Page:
Connection to nature is important to children’s intellectual, emotional, social, physical and spiritual development. Throughout this article the connection between students and their environment becomes special. I believe that kids today are losing there connection to nature and it is up to us as educators to find ways in bringing it back into the lives of our students.
Throughout this article, reinhabitation and decolonization is provided through the bonding of elders and youth. The elders share their knowledge with the students particularly about “the river” in this article. The connection between the elders and the youth was to express the importance of re-connecting with lost traditions and culture. The elders want the youth to be proud of where they come from, they want to get back to their roots and develop to understand the significance of the social, cultural, economic, and spiritual meaning of their environment. The elders try to re-gain what has been lost and create a bond with the youth.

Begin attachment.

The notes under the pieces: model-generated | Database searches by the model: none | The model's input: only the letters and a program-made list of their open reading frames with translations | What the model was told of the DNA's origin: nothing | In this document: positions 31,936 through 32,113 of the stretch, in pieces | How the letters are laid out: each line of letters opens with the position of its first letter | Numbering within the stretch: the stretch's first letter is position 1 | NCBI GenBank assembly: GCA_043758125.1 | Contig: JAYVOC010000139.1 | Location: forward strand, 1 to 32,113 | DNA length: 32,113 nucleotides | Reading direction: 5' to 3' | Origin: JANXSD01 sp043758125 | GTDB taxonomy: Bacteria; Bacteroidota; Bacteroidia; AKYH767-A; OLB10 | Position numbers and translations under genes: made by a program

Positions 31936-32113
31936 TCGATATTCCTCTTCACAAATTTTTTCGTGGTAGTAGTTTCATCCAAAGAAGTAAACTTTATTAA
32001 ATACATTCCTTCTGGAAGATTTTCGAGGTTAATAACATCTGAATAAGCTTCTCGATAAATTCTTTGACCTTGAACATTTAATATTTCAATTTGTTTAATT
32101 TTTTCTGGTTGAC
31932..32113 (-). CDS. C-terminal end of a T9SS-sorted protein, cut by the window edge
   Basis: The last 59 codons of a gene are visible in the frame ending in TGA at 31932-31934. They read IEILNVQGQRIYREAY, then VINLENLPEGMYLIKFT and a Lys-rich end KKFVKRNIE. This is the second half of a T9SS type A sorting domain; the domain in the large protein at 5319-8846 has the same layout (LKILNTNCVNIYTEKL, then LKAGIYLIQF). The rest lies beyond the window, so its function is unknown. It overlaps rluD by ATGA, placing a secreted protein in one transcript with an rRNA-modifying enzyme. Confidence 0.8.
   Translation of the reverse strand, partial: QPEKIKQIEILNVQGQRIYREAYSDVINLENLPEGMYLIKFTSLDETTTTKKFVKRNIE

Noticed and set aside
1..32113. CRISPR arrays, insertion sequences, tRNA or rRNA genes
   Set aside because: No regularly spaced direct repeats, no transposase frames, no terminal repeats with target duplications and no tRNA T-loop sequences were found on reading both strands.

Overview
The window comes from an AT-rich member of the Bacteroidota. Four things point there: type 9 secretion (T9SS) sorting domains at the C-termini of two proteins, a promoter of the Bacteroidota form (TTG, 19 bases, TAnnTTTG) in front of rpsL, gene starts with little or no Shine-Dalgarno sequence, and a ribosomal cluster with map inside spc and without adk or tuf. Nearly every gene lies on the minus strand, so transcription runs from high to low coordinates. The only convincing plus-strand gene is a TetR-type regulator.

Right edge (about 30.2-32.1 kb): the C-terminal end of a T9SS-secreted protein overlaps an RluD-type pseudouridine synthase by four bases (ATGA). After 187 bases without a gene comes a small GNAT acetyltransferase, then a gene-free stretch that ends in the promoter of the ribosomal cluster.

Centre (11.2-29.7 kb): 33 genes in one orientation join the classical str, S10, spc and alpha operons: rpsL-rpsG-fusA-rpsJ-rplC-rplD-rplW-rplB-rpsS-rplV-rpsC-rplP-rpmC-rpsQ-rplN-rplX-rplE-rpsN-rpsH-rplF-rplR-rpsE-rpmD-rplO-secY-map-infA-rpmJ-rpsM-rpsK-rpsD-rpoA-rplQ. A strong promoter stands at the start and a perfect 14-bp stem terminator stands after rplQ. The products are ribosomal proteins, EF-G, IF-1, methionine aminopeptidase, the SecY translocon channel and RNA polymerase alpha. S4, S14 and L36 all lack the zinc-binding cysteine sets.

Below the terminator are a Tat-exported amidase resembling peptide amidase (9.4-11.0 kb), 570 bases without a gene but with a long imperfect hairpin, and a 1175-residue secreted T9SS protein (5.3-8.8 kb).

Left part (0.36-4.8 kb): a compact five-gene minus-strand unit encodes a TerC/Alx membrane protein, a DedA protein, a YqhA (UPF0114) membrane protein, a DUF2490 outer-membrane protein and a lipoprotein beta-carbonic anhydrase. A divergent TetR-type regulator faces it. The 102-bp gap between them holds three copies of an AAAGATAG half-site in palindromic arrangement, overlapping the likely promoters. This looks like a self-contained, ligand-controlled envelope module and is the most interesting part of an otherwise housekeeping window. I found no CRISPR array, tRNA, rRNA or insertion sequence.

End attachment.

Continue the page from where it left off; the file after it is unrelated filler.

My experience through outdoor education has helped me to develop the importance of finding ways to connect students with nature. With becoming a Physical Education and Health teacher, I believe that it is very easy to incorporate “place” within my learning. I think developing a set time where students can go outside and find a special place to begin journaling and express their feelings in solitude would be a great way of connecting students to their environments. This can provide a mental health strategy in allowing students to write down how they feel or things that may be going on in their life. From my own personal experience, having a place can be very rewarding and relaxing. I strongly believe that it can benefit most students with their learning experience. It can create a positive learning environment for students who may not enjoy learning in a classroom!